• Analysis (Colin Marston)
    • US/DoD analysis best and worst practice (Lt Col Rob Burks)
    • Designing analytical wargames with a view to successful data capture, management and analysis (Peter Williams)
    • In the eye of the beholder? Cognitive challenges in wargame analysis (Rex Brynen)
  • Facilitation Clinic: A panel session (Graham Longley-Brown, Rex Brynen, Jim Wallman, Tom Mouat, and Paul Strong)

I will be taking part in the Megagame on Day 1 and running a game during the Games Fair Session 1 on Day 2. Other than that, I will be sitting back, listening and learning.

Monday 27 August 2018

Connections UK: Operation Vijay

I will be attending Connections UK again this year ... and my offer to put on a session at the Game Fair on Wednesday 5th September has been accepted! I will be running OPERATION VIJAY, which is about the Indian invasion/re-integration/liberation* of the former Portuguese colony of Goa in 1961.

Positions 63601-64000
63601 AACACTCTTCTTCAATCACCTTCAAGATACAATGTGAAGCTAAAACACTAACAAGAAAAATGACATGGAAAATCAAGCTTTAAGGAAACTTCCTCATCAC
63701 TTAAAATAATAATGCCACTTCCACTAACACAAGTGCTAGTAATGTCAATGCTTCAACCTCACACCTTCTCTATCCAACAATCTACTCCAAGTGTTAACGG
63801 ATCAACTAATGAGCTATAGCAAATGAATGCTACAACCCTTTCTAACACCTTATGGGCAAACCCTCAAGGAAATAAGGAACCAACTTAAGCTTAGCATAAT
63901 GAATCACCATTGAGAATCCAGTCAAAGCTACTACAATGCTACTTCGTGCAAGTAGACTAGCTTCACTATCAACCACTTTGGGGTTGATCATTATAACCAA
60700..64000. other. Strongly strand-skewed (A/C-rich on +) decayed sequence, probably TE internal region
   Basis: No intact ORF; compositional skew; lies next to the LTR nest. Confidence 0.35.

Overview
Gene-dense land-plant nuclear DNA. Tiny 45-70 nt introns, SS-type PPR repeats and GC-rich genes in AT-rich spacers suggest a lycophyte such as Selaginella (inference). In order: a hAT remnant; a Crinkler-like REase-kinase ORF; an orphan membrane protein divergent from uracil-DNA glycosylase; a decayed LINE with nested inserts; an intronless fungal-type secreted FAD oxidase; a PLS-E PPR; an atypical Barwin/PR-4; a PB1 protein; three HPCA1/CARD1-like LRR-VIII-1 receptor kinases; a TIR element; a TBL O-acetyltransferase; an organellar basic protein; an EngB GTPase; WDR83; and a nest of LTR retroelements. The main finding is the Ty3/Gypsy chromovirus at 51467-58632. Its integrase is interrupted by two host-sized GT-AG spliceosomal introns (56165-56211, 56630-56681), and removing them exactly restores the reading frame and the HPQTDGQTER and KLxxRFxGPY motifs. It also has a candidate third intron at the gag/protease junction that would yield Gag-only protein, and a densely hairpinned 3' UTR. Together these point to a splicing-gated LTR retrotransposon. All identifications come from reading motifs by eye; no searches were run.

The brochure for the Games Fair was published over the weekend, and my session is described as follows:
Goa (and several other smaller enclaves) had been a Portuguese colony on the Indian mainland since the early Voyages of Discovery, and after India had gained independence, the government saw it as a priority to re-integrate the colony into India. This had already happened in Hyderabad (successfully) and Kashmir (unsuccessfully).

In 1961 the Indian Armed forces were given the go-ahead to invade/re-integrate Portuguese-held territory into India but it had to be completed within 48 hours. Resources were made available, and planning began. Once the plans were completed and approved, the invasion/re-integration went ahead.